6. Racial Segregation and Job Discrimination in Cities and Suburbs. The more than four million African Americans who migrated from the rural South to northern industrial cities from World War II through the 1960s encountered an urban world already defined by the "color line" and "the job ceiling." The color line forced blacks to live in ghettos whose strict boundaries in the 1940s had usually been drawn during the previous great African-American migration of World War I. In the ever-more-crowded ghetto, African Americans were forced to pay higher rents for inferior housing, and even middle-class blacks who ventured to live beyond the color line in surrounding white ethnic neighborhoods met with hostility and, often, violence. At the same time, the job ceiling limited African-American workers regardless of their skills or seniority to the lowest-paid, "dead end" jobs. Although white European immigrant groups had earlier encountered prejudice and exclusion, blacks suffered from unprecedented levels of segregation and job discrimination, which together put tremendous pressures on African-American families struggling to succeed in the supposed "promised land" of the North.

Although the civil rights acts of the 1960s outlawed both the color line and the job ceiling, both survived in altered forms. For example, the ghettos tended to expand not by integration at their edge but by the process of "blockbusting," in which unscrupulous realtors used fear tactics to force white homeowners just outside the ghetto to sell at "panic" prices; the realtors then resold the houses for a large profit to African-American residents who found themselves still within the now-enlarged color line. These and other forms of racism meant that a significant portion of the black migrants were unable to take the route of assimilation into the suburban middle class that earlier immigrants had followed. They were instead trapped in inner cities characterized by what social scientists call "hypersegregation:" virtually total exclusion from white urban and suburban America, combined with concentration of poverty, crime, and other indices of social disorganization.

7. Enclosed Shopping Malls. Suburbia found the definitive equivalent to downtown shopping when architect Victor Gruen synthesized the innovations of many previous developers into the first fully enclosed and climate-controlled shopping mall that opened in 1956 in Edina, Minnesota. The enclosed shopping mall overwhelmed the old downtown shopping districts, offering the downtown's variety of department stores and specialty shops combined with easy highway access, ample parking, and climate control that downtowns lacked. The massive scale of an enclosed "regional mall" meant that American retailing would now be dominated by large development that controlled this "total shopping environment" as no single landowner could dominate a downtown. This corporate concentration encouraged the growth of national franchise stores at the expense of local Mom-and-Pop retailing. Under the combined influence of the development corporations, the national franchisers, and their design consultants, the enclosed mall has evolved into an ever-more elaborate and totalizing environment where shopping, eating, and entertainment functions are cunningly synthesized to maximize revenues. The mall design formula now virtually precludes the variety and diversity that once marked public spaces; political activities in malls have become an especially contentious legal issue. Nevertheless, enclosed mall revenues have stagnated in the 1990s as consumers sought to save time by shopping in more convenient strip malls or in catalogs or through the Internet. More than one-quarter of all existing malls are expected to fail in the next decade, and mall developers are frantically seeking newer and more enticing incarnations of the mall experience.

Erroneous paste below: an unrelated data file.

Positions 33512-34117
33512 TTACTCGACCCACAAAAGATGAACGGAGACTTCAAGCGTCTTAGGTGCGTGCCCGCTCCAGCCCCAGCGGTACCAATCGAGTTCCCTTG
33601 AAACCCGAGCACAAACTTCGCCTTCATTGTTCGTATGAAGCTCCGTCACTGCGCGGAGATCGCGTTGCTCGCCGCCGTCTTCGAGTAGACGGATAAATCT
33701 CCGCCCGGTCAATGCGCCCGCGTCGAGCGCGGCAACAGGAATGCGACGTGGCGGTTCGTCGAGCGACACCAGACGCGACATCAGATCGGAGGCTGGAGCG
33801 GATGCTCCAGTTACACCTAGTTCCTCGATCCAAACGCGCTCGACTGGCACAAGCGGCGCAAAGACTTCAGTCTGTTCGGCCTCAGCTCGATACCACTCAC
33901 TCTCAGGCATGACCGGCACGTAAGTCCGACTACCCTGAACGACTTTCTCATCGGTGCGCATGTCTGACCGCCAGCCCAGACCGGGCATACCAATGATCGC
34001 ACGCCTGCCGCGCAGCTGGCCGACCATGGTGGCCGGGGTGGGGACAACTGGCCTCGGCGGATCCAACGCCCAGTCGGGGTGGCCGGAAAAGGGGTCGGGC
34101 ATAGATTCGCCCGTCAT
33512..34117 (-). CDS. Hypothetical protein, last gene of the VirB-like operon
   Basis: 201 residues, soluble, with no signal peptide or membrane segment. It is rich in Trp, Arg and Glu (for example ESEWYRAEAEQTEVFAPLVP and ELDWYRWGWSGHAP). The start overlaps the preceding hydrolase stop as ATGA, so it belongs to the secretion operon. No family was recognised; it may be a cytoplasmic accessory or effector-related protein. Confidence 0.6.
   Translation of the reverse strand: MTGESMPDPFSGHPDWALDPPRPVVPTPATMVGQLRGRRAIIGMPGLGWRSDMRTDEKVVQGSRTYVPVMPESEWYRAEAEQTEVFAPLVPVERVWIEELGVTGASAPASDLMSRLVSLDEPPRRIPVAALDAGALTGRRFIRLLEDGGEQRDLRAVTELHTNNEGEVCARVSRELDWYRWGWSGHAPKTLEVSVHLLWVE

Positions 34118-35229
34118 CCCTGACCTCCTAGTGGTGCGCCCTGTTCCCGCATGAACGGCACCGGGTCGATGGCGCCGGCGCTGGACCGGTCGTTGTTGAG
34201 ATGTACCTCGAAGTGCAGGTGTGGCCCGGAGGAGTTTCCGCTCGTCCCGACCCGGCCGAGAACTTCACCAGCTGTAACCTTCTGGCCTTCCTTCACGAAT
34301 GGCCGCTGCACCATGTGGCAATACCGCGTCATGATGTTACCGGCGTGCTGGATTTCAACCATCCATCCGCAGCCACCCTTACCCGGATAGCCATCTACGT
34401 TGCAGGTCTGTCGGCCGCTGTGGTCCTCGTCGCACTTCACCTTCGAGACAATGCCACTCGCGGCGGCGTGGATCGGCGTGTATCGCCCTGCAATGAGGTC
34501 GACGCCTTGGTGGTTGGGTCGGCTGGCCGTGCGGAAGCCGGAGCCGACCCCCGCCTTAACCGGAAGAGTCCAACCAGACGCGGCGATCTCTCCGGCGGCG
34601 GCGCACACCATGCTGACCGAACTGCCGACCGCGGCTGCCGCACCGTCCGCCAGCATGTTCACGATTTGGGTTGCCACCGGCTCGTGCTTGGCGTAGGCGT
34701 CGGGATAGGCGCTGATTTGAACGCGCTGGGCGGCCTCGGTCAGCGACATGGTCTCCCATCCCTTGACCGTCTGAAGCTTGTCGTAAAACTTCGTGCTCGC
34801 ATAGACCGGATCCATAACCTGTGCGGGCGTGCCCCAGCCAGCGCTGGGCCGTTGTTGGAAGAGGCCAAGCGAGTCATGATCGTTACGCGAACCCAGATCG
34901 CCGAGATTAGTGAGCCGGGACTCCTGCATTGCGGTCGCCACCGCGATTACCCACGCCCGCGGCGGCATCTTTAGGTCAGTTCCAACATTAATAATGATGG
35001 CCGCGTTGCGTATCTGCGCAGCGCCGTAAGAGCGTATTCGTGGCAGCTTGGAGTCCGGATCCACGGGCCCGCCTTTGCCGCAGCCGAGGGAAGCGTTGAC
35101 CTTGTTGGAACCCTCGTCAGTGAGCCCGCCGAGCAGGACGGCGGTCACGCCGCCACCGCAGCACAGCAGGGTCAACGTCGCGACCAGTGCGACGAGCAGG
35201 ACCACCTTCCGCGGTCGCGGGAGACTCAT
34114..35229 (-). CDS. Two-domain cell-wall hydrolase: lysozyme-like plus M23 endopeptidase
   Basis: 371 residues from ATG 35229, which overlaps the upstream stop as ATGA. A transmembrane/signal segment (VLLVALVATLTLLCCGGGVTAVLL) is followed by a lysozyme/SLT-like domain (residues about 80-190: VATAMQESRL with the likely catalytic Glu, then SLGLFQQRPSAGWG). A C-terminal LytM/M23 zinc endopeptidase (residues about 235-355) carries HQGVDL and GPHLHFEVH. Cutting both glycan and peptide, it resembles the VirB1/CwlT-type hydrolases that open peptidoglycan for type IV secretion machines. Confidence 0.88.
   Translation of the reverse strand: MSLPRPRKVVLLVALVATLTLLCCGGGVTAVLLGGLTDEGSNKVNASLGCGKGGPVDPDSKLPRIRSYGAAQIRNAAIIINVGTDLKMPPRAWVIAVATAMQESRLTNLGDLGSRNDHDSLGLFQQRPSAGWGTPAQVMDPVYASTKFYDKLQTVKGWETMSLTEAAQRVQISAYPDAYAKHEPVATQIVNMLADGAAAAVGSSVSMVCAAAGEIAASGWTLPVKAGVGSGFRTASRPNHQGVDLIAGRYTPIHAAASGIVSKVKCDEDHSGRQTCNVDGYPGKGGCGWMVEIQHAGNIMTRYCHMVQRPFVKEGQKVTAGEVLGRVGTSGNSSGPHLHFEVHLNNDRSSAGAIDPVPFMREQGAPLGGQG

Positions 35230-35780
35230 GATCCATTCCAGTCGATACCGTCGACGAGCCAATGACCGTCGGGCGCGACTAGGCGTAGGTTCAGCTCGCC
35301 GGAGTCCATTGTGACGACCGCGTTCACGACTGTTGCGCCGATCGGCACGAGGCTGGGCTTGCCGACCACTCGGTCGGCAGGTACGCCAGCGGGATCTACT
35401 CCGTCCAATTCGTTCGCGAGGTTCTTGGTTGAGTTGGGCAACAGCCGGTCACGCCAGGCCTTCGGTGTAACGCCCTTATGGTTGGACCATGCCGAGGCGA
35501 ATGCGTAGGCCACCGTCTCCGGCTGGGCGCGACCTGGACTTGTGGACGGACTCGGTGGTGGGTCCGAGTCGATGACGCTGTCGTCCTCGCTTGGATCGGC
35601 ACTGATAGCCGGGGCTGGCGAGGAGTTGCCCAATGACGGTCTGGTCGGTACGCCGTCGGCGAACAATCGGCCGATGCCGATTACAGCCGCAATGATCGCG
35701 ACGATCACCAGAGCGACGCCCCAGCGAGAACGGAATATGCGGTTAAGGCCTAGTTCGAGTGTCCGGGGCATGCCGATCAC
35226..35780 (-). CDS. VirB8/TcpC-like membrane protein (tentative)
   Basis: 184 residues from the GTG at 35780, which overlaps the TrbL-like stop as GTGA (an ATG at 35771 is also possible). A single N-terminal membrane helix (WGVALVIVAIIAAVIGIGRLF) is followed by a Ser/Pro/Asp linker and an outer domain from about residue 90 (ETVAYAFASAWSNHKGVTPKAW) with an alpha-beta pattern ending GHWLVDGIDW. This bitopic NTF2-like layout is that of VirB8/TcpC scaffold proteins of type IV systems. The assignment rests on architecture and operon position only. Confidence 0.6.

8. Sunbelt-Style Sprawl. "There is no there there," the poet Gertrude Stein famously observed of an early example of Sunbelt-style sprawl in Oakland, California. Where northern and midwestern metropolitan areas had expanded outward from well-defined, long-established central cities, post-1945 development in the Sunbelt very quickly left downtown and all other traditional urban forms behind and sprawled out in all directions. As developers seized any opportunity to build quickly, these Sunbelt metropolitan regions grew into centerless, borderless agglomerations where massive housing developments, regional malls, industrial parks, office parks, and strip-development spread out in seemingly random order along the network of highways. Such areas are totally automobile-dependent, and as resistant to mass transit as they are to limits on growth.

9. Air Conditioning. The rise of the Sunbelt and the enclosed shopping mall would have been impossible without this now-ubiquitous technology. Invented earlier in the century to improve photographic manufacturing, air conditioning became widespread in homes by the 1950s and 1960s. Air conditioning helped transform some of the most inhospitable sites for human habitation in the country into some of our fastest-growing metropolitan areas. The spread of air conditioning, moreover, has encouraged the cocooning of America, as people learn to move as seamlessly as possible from centrally air conditioned homes to air conditioned cars to air conditioned offices, schools, malls, and entertainment centers, thus minimizing contact with the natural environment. Today, more than 80 percent of new homes are centrally air conditioned.